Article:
Ipi

Ipi

Durability

Density in kg/m3

Ipi

The Tree
T. serratifolia is a canopy tree, unbuttressed or with low buttresses, about 37.0m high and a diameter of about 1.0m, although in some parts of its range diameters of about 2.0m are found. Clear cylindrical boles 15.0m to 18.0m are common.

The Timber
The heartwood is yellowish green when first cut, turning a light to dark olive-brown with lighter or darker streaks. The sapwood is distinct, greyish-white in colour, and 38mm to 88mm wide. The texture is fine; the grain is straight to occasionally irregular, and the lustre is low to medium. Pores in the heartwood, which appear as fine yellow dots, are filled with a yellowish powder (lapachol), and appear on longitudinal surfaces as yellow lines. The wood is cold to the touch and often appears oily; very fine ripple marks are usually present.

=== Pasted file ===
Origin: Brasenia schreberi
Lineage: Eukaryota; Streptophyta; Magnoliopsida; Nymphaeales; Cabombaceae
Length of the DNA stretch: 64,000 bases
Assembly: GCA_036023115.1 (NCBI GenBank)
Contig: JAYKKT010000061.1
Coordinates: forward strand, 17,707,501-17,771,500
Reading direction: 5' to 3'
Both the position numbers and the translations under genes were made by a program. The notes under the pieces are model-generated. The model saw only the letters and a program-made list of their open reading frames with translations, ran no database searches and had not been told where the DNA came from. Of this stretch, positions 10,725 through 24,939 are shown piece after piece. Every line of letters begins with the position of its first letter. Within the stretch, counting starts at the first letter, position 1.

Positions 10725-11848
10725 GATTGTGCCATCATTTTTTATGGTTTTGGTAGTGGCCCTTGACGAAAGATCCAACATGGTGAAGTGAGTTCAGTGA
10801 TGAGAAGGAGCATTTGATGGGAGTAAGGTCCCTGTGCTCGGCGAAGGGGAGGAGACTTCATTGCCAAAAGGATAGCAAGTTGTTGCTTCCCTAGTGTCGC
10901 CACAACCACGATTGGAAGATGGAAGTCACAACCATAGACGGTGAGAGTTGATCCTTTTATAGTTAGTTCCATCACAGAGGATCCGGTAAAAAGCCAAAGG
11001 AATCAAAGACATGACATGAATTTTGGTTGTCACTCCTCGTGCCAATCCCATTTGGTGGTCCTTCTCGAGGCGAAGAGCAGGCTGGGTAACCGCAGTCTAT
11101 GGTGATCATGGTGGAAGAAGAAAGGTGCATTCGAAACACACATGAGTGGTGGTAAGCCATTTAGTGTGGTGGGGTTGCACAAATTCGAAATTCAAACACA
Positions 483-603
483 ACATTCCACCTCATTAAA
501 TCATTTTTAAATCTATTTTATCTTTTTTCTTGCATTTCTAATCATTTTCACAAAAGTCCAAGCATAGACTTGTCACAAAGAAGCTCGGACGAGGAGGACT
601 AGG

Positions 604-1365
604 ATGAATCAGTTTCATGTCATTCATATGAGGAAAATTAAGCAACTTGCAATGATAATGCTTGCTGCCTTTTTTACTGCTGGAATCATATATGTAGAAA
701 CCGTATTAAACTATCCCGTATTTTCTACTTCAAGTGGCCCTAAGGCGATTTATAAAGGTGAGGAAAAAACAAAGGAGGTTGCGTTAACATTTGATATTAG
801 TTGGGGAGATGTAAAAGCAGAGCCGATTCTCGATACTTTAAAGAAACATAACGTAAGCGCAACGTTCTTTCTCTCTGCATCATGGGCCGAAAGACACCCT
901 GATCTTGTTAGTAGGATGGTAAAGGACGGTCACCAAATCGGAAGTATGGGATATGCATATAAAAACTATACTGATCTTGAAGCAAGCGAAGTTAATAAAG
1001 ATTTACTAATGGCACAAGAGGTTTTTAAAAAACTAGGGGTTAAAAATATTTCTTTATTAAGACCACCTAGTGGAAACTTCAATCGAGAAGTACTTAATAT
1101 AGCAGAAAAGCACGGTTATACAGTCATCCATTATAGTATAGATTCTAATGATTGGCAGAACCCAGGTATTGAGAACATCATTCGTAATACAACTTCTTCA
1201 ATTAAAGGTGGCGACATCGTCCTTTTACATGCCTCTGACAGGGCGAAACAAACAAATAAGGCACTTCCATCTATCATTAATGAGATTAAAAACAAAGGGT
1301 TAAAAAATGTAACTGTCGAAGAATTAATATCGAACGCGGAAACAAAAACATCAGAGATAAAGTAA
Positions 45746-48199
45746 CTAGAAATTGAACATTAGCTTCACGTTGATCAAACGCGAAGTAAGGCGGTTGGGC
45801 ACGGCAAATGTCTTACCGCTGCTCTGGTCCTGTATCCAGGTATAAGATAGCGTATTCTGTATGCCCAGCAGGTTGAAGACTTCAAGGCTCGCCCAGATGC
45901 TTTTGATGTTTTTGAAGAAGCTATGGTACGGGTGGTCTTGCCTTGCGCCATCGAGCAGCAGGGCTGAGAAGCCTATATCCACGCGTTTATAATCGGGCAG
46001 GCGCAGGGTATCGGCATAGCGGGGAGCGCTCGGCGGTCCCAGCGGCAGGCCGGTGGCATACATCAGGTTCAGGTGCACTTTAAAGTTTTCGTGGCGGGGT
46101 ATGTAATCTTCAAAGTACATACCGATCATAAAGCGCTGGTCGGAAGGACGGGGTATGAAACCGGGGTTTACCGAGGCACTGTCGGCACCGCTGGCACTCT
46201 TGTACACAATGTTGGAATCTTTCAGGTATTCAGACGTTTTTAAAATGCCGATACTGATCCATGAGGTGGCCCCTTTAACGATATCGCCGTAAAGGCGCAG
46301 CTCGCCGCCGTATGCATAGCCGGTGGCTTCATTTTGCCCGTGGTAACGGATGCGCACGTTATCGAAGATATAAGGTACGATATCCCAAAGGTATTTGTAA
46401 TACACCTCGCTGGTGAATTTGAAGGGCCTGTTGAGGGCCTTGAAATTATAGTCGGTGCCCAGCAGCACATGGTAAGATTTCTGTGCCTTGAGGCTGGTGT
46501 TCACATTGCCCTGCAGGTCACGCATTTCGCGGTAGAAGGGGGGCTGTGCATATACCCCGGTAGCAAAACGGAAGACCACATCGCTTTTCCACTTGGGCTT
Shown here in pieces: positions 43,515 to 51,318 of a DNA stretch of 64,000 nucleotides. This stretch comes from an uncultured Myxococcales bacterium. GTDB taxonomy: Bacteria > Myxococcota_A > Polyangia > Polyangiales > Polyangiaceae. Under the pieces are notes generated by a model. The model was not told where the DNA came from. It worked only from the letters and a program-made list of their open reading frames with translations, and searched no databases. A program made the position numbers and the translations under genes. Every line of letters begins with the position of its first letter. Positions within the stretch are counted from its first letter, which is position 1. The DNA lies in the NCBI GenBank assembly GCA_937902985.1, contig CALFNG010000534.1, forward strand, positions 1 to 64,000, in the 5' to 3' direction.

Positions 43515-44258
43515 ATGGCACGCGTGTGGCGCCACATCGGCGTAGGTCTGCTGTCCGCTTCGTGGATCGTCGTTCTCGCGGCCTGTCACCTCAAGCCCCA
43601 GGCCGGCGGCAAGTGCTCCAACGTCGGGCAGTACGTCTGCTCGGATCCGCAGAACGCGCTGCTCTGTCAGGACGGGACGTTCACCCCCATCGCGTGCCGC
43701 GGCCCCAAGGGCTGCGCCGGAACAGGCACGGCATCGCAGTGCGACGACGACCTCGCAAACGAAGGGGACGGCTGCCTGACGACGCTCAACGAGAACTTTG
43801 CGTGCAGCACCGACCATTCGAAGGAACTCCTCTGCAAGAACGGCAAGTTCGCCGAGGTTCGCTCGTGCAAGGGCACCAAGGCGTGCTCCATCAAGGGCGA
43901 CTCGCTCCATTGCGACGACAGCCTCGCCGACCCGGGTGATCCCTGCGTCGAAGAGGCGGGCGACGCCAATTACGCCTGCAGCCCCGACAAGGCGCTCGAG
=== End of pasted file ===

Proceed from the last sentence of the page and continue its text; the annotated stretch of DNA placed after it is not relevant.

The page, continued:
Drying
Despite its relatively high density, ipi is a fairly easy wood to dry. It dries rapidly with slight warping, cupping, twisting, end and surface checking occurring. A slow drying kiln schedule is recommended.

Strength
The wood is hard, tough and strong, and compares favourably with greenheart.

Working Qualities
Difficult - Ipi is moderately difficult to work especially with hand tools, and has a blunting effect on cutting edges. A good finish is usually obtained when planing or moulding plain-sawn material, but a cutting angle of at least 150 is recommended to eliminate chipping of quarter-sawn stock. The timber stains and polishes well and requires little grain-filler, but pre-boring is required before nailing to prevent splitting and bending of nails.

Latin Name
Tabebuia spp principally, Tabebuia serratifolia

Also known as
Ipe

Wood Type
Hardwood

Treatability
Extremely Difficult

Moisture
Medium

Texture
Fine to medium

Origin
Brazil, Colombia, Bolivia, Peru, Paraguay, Venezuela, Guyana, Surinam, Mexico, Central America